Outreach Coordinator, MassWildlife
With the recent bone-chilling temperatures, many bodies of water iced over and ice fishermen, skaters and others are impatient to get out on the ice. Before venturing onto any frozen water body, here are some common sense measures you can take to make sure that the ice is safe.
Check ice by using a chisel to chop a hole to determine ice thickness and condition. In general 4 inches of clear blue ice is safe for foot traffic. Because the thickness of the ice will not be uniform all over the pond or lake, continue to chop more holes as you go further out on to the ice.
Don't venture onto ice bound rivers or streams since currents make ice thickness unpredictable.
Before you set out on the ice, be sure to wear or carry ice pins or picks. Ice pins are a set of two wooden dowels fixed with a spike that sticks out three to four inches and they hang loosely on two ends of a rope around your neck. Ice picks also will do the job. If you fall through the ice, use them like pitons, a device that rock and ice climbers use, to pull yourself out of the water and onto firm ice.
What if you or a companion fall through the ice? As with any emergency, don't panic! If you fall through the ice, briefly call for help. You must act quickly. Air will remain trapped in your clothes for a short time aiding your buoyancy. Kick your legs while grasping for firm ice and driving the ice picks into the ice. Pull your body up by using the ice picks or pins.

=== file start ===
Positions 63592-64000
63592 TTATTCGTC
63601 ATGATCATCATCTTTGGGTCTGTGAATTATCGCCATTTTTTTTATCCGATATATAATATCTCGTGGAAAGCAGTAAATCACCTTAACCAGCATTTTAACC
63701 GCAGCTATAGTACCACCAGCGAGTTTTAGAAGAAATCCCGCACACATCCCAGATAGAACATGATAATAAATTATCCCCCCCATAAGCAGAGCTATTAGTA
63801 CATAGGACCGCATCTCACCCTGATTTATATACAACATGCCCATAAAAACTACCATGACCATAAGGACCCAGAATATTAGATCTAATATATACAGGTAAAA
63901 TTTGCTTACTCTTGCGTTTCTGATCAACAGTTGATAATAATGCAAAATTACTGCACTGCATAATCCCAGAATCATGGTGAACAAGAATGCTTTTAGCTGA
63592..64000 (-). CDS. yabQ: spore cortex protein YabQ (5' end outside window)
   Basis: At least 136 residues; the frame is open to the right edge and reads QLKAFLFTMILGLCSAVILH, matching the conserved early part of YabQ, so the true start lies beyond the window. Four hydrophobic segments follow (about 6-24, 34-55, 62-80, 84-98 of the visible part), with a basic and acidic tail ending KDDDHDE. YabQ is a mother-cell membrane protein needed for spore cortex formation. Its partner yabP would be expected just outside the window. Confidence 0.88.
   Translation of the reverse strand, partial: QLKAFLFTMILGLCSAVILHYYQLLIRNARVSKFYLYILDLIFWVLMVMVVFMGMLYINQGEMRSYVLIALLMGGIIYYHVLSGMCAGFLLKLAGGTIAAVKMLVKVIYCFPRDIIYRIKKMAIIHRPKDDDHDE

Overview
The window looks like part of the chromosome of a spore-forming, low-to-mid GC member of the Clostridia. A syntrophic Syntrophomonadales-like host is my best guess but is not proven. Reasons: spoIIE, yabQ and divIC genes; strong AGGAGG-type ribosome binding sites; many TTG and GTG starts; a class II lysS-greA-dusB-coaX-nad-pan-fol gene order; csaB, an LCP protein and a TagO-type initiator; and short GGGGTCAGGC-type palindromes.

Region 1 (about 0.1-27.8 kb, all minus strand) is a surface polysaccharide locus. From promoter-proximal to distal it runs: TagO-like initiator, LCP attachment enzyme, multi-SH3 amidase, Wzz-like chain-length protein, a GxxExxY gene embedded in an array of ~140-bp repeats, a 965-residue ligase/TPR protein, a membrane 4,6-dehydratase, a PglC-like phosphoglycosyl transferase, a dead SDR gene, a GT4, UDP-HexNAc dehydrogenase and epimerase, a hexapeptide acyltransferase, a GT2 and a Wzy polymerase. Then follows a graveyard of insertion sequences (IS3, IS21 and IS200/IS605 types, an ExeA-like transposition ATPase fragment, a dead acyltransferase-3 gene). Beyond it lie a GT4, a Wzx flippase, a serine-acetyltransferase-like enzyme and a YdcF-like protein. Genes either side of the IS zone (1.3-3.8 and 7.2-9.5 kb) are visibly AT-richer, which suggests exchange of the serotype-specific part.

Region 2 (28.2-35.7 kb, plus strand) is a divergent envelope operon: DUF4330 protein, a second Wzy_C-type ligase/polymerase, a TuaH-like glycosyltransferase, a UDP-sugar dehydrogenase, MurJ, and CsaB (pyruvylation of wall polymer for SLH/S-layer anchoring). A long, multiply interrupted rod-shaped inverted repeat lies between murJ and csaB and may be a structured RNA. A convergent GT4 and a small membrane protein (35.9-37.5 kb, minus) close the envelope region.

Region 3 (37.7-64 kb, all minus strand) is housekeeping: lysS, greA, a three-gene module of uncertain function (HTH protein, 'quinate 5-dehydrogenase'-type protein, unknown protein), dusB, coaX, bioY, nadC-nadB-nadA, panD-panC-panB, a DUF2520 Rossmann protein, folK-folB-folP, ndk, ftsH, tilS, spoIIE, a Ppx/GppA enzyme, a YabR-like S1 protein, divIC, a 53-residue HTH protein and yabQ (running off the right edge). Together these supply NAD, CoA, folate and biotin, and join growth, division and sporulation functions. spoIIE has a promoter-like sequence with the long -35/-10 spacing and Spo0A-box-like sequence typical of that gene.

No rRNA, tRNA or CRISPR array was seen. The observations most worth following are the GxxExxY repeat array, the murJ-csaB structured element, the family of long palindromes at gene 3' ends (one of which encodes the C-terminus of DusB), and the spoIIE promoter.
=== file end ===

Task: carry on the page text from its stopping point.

The View from Massachusetts posted on Sep 17
While Massachusetts can claim significant success in urban river revitalization, dam removal, cranberry bog naturalization and stream flow restoration, globally there are daunting challenges to restore highly impacted or vanishing ecosystems that will test the acumen of ecologists, engineers and politicians for years to come.
2014 DAR Agricultural Calendar: September posted on Sep 12
September’s photo contest winner was Gary Kamen, who photographed Mount Warner Vineyard in Hadley. Mount Warner Vineyards is a farm-winery located in Hadley, a small town in the beautiful Pioneer Valley. Operated by Gary and Bobbie Kamen, their philosophy is to recognize the unique characteristics of …Continue Reading 2014 DAR Agricultural Calendar: September
Calling All Shuckers! posted on Sep 3
Do you know where the oysters you ate at the raw bar last night were grown? Do you know how oysters are grown? Oysters naturally inhabited the eastern coast dating back to the 1700s, but due to over-harvesting, disease, and habitat loss, wild oysters have …Continue Reading Calling All Shuckers!